One of the great puzzles of gadgetry goes thusly: Why are portable CD players outselling digital audio players three-to-one? No, that’s not a misprint—for every American who bought an iPod or Dell Jukebox in 2004, three of their countrymen bought a descendant of the 21-year-old Discman.His answer encompasses many things. First, not as many people as you think are into MP3s. A lot of people don't want to be bothered with ripping CDs or futzing around with a personal computer. It's cumbersome and technical and lots of people don't like it. So they stick to the CDs they know. It's what their old music collection is on and they don't have to rip or pay to get music in the new format.
Second, price. You can purchase a plain jane CD player for as low as ten dollars. You can purchase one with MP3 and WMA capabilities for perhaps twice that. Even cheap flash MP3 players start at around $30 and those are the 32 MB ones that can only hold half a CD. So MP3 players are comparitively expensive in the absolute sense.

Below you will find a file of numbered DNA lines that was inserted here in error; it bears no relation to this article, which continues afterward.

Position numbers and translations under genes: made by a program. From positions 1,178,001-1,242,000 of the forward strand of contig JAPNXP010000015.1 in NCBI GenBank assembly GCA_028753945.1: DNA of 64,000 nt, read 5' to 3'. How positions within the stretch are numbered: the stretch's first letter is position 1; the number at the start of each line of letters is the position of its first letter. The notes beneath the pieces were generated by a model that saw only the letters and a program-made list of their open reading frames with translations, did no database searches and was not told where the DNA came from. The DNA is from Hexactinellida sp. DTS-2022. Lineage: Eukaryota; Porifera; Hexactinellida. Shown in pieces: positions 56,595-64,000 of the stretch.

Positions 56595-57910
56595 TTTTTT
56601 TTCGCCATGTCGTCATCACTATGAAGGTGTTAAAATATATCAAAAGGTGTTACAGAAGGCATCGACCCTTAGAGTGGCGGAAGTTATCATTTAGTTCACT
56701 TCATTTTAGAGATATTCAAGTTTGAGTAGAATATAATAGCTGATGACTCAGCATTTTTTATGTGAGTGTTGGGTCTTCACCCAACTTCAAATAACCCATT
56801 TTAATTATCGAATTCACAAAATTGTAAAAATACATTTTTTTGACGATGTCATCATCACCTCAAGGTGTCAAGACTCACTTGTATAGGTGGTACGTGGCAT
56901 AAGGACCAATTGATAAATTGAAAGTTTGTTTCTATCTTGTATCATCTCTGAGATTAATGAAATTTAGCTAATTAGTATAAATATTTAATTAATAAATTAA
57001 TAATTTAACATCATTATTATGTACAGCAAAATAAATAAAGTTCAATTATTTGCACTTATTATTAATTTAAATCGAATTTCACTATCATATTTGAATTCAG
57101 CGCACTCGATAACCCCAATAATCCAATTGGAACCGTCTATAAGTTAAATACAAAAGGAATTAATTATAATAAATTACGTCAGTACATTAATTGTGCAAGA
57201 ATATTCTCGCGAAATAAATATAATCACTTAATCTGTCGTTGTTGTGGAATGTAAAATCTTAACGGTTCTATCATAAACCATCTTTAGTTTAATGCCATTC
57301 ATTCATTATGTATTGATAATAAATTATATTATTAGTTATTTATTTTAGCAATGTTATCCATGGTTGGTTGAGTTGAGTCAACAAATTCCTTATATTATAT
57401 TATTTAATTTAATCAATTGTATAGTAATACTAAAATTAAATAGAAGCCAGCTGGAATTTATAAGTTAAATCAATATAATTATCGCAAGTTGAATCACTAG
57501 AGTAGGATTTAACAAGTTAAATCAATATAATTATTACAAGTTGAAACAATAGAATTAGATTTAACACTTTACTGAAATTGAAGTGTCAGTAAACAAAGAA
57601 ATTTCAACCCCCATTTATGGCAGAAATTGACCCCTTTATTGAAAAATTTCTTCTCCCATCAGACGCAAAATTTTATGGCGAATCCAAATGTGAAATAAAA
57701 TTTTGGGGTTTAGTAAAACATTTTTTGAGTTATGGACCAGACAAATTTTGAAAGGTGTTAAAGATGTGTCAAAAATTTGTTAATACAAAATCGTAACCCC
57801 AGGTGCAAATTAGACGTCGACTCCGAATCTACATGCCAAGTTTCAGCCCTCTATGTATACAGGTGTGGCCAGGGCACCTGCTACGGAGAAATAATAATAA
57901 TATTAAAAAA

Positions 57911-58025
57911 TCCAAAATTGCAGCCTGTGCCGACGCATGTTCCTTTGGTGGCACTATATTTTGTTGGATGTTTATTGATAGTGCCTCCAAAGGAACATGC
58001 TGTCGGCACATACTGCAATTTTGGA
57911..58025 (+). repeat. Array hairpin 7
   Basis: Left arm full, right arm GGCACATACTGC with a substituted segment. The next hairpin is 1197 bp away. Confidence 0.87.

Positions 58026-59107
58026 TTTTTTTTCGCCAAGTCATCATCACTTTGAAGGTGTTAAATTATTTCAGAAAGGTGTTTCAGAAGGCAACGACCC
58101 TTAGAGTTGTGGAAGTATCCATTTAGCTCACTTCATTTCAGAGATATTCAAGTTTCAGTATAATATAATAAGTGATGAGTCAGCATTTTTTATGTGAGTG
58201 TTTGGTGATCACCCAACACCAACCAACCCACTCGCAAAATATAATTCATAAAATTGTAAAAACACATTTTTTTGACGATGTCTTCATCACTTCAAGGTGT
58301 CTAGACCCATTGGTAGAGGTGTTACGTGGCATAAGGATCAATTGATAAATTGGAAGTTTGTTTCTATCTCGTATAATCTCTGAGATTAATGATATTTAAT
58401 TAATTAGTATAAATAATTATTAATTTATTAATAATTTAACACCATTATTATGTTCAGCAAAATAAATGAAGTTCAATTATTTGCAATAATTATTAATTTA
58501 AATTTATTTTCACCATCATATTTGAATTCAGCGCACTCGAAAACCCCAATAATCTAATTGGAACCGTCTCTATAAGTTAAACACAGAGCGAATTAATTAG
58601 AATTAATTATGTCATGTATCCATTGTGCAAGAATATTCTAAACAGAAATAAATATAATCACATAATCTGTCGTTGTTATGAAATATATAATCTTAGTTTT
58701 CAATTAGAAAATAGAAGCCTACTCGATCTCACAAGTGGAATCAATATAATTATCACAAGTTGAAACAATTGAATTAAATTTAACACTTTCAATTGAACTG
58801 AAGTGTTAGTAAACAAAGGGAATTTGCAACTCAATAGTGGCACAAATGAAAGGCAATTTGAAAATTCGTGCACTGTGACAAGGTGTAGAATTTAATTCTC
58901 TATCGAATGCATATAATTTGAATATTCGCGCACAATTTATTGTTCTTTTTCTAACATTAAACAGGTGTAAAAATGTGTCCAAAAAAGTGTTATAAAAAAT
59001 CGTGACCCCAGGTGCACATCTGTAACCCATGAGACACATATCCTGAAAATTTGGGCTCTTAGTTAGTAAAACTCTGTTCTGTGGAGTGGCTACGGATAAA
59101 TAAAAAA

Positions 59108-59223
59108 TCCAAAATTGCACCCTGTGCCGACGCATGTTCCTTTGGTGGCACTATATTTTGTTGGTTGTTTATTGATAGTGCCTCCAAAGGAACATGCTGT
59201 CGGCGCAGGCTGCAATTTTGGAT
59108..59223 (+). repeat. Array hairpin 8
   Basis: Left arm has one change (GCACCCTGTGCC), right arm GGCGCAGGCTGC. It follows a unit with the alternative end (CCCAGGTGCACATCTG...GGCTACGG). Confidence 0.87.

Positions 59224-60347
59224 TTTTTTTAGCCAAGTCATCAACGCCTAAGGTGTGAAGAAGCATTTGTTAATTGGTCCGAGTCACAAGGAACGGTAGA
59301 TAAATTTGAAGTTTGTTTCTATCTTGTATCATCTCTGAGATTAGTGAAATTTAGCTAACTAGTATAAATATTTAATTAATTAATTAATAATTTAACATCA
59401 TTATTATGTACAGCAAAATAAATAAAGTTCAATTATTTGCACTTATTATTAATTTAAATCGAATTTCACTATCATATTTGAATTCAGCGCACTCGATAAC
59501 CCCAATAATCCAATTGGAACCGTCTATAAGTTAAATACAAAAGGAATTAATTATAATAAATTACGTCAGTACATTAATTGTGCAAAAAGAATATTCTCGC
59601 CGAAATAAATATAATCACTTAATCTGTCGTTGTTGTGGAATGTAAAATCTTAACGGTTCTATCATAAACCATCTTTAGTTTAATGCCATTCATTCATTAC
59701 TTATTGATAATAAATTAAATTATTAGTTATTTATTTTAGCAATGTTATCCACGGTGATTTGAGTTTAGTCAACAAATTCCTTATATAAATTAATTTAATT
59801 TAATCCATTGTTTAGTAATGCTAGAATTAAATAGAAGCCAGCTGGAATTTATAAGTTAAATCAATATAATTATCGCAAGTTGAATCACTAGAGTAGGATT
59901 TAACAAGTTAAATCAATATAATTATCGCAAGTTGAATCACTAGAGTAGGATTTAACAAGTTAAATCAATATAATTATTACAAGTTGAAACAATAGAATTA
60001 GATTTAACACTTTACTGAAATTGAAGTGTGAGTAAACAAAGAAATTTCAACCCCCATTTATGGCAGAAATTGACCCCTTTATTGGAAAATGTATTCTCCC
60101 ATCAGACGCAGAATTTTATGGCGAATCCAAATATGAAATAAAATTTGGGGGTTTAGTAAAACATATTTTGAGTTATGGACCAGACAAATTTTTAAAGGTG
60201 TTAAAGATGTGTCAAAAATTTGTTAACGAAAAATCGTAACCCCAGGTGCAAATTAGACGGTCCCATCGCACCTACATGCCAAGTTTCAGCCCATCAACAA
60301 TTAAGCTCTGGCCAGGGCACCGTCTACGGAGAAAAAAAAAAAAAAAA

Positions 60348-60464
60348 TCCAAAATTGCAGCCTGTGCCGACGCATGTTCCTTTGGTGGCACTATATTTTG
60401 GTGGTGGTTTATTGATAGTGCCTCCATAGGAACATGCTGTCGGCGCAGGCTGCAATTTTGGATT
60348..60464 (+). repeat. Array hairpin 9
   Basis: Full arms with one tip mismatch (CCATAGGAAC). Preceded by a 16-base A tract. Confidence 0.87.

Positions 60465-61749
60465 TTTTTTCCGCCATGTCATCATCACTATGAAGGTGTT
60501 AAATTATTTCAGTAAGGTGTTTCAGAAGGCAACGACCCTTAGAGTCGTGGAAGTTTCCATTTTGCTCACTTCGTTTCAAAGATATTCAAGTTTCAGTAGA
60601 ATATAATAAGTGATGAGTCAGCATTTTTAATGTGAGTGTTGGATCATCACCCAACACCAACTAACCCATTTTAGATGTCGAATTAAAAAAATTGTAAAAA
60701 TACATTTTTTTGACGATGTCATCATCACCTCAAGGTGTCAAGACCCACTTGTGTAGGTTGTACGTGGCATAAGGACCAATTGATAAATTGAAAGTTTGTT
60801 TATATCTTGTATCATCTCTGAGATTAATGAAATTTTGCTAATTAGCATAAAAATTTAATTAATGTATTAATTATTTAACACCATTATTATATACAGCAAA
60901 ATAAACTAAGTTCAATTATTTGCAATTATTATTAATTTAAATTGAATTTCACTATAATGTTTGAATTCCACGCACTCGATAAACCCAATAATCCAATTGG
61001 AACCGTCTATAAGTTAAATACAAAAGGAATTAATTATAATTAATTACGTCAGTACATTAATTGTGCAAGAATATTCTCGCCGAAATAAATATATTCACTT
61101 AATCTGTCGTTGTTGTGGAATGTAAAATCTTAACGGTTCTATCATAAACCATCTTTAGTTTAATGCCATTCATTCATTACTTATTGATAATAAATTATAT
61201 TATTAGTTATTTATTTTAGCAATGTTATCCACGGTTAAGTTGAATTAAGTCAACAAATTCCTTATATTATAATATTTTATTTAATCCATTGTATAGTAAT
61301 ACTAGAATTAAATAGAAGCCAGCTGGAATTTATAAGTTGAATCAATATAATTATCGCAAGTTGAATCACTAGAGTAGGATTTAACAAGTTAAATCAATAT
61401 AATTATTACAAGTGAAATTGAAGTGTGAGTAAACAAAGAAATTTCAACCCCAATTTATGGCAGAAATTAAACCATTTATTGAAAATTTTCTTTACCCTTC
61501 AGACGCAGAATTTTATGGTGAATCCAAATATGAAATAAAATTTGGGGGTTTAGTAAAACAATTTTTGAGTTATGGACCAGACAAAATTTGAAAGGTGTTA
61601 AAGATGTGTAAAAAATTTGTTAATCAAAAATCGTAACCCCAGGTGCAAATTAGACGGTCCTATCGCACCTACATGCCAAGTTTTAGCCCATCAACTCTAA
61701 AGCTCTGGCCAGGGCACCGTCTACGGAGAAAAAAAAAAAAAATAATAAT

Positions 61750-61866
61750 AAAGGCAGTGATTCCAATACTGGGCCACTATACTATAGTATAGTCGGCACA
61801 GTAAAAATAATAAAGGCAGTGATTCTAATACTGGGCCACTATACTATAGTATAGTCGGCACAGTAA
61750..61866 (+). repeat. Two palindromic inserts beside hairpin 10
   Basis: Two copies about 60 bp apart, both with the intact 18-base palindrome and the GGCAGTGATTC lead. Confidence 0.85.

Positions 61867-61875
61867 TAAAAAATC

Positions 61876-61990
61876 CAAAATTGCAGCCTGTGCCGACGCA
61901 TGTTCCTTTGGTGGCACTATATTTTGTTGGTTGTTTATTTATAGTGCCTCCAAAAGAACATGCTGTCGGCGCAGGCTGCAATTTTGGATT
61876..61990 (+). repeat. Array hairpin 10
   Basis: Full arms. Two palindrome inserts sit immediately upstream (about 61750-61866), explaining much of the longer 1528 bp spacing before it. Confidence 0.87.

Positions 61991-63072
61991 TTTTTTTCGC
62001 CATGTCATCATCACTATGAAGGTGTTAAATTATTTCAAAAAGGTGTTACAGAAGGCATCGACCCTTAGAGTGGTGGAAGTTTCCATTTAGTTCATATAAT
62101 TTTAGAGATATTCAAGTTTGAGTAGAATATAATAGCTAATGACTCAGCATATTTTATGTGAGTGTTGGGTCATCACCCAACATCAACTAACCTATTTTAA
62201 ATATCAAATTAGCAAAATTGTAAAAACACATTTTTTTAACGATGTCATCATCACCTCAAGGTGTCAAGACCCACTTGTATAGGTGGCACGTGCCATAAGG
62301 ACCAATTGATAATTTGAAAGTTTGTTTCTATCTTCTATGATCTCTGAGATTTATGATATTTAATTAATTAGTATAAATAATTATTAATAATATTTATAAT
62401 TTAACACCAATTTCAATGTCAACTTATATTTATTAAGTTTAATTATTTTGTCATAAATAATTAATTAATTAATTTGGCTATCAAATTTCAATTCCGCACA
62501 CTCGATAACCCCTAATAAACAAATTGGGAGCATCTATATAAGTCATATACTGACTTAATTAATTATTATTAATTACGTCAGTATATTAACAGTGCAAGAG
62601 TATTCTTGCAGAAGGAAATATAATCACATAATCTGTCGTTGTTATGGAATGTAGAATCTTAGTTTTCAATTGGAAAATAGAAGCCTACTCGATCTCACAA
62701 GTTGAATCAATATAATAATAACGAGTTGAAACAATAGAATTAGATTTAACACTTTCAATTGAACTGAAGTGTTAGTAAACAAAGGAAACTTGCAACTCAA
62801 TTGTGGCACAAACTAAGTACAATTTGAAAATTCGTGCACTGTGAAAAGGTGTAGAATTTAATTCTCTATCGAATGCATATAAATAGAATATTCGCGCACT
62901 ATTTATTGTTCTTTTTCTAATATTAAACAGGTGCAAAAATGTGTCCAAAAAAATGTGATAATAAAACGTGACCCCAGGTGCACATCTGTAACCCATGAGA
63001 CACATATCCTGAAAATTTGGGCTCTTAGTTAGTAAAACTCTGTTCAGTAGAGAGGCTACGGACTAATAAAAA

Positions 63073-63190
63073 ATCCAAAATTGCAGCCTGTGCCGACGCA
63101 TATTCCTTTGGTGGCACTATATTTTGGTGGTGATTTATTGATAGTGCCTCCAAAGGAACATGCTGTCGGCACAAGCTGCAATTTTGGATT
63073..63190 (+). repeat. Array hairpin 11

It gets worse if you consider capacity/dollar. You can get over 20 megabytes of memory per dollar with the CD player. You don't start tipping the scales in the MP3 player's favor until you move to the ~$200 multi-gigabyte hard drive based units like the iPod or Zen Micro. That's more than I really want to spend.
Is it hard to see why they're outselling the competition? They still make good sense.